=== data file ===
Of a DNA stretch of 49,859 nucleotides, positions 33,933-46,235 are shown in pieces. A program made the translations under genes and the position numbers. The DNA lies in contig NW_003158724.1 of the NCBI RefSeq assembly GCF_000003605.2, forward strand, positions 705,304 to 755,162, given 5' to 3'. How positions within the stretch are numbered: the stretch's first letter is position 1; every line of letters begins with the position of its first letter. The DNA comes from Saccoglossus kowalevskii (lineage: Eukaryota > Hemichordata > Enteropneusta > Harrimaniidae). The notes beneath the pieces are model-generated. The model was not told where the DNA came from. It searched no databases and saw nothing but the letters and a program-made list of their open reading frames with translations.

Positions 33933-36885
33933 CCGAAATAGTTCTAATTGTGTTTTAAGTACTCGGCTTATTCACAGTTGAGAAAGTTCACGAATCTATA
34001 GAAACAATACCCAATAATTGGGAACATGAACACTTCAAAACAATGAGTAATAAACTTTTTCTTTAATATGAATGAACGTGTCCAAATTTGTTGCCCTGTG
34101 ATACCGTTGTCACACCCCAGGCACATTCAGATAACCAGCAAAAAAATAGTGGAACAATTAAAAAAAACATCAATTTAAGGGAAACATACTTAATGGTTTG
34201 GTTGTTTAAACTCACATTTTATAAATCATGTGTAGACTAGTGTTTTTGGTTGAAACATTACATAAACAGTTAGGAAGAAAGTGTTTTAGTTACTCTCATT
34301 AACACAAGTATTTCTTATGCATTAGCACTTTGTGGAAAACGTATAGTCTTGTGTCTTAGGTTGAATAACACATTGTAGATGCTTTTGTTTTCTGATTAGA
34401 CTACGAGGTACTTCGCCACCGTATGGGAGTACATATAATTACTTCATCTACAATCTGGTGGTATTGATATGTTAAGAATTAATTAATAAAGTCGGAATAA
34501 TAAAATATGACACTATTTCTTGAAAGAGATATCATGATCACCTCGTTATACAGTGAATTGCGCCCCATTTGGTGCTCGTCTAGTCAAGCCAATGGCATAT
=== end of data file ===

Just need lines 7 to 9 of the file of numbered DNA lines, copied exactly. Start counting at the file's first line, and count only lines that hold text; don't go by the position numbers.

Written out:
34301 AACACAAGTATTTCTTATGCATTAGCACTTTGTGGAAAACGTATAGTCTTGTGTCTTAGGTTGAATAACACATTGTAGATGCTTTTGTTTTCTGATTAGA
34401 CTACGAGGTACTTCGCCACCGTATGGGAGTACATATAATTACTTCATCTACAATCTGGTGGTATTGATATGTTAAGAATTAATTAATAAAGTCGGAATAA
34501 TAAAATATGACACTATTTCTTGAAAGAGATATCATGATCACCTCGTTATACAGTGAATTGCGCCCCATTTGGTGCTCGTCTAGTCAAGCCAATGGCATAT